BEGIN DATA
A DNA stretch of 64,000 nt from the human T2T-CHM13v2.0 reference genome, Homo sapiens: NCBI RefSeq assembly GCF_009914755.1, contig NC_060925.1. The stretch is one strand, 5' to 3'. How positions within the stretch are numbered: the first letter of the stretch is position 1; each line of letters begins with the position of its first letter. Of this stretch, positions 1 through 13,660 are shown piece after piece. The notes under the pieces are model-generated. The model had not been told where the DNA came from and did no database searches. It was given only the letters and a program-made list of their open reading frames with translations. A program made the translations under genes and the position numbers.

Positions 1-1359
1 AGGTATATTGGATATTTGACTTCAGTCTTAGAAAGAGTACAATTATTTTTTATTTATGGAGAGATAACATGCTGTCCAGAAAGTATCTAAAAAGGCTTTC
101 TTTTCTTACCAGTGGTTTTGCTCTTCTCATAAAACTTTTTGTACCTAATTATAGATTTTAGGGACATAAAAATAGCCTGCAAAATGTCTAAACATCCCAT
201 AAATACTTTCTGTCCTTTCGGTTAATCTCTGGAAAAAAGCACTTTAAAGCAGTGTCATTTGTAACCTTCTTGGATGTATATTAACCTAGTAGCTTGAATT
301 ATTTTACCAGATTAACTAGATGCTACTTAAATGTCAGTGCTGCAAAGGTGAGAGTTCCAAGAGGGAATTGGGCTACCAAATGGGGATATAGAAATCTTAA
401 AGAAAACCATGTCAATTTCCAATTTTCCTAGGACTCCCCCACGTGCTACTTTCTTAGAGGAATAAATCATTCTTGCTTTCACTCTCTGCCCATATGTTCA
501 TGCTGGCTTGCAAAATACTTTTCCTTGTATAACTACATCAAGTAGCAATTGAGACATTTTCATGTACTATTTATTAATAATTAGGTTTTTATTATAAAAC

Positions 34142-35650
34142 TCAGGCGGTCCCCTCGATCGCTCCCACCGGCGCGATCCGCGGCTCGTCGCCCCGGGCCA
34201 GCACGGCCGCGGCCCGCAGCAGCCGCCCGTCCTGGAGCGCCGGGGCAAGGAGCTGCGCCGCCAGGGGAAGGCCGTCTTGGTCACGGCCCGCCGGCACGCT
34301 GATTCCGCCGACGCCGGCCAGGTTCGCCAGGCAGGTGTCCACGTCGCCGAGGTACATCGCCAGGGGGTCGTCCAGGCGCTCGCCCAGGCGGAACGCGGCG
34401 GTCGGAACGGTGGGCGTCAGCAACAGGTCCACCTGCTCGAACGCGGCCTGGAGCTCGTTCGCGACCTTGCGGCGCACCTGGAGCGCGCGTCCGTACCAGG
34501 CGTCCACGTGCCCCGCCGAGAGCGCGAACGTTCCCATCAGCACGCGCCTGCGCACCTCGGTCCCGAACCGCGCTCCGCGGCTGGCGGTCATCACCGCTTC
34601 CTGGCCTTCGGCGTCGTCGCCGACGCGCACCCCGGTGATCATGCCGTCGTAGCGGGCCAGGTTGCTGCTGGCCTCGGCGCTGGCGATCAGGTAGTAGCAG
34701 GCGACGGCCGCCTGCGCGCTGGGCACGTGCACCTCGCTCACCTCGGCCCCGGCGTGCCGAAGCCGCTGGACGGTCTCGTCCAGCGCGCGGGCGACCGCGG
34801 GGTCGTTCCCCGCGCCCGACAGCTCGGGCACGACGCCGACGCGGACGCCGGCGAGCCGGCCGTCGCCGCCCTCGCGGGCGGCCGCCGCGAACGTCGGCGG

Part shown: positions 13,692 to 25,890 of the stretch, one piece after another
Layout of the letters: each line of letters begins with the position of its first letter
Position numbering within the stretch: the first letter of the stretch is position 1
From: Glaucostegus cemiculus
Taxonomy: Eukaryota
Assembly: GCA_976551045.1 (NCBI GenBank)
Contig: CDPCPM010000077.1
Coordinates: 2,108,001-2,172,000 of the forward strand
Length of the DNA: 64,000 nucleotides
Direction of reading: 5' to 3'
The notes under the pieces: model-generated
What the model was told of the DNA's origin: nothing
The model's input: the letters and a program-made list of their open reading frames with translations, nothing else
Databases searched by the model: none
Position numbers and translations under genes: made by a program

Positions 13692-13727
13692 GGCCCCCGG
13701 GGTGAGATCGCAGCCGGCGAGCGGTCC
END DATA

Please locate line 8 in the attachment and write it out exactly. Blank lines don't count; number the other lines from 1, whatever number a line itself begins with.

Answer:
501 TGCTGGCTTGCAAAATACTTTTCCTTGTATAACTACATCAAGTAGCAATTGAGACATTTTCATGTACTATTTATTAATAATTAGGTTTTTATTATAAAAC